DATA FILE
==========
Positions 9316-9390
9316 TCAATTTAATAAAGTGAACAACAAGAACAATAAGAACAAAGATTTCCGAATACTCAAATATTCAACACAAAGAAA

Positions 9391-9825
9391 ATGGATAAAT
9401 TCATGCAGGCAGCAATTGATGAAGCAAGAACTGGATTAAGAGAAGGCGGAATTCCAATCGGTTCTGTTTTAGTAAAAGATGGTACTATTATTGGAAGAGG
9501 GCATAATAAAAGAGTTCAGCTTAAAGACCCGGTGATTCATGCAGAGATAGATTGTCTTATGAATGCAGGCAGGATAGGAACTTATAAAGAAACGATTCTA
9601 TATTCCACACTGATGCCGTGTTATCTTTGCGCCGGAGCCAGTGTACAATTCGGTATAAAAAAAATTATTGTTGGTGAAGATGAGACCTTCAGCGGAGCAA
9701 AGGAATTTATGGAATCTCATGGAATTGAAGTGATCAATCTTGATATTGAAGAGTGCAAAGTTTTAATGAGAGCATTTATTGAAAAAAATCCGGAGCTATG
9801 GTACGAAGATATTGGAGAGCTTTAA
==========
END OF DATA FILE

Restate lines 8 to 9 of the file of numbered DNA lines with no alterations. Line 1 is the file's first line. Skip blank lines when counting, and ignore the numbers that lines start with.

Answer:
9701 AGGAATTTATGGAATCTCATGGAATTGAAGTGATCAATCTTGATATTGAAGAGTGCAAAGTTTTAATGAGAGCATTTATTGAAAAAAATCCGGAGCTATG
9801 GTACGAAGATATTGGAGAGCTTTAA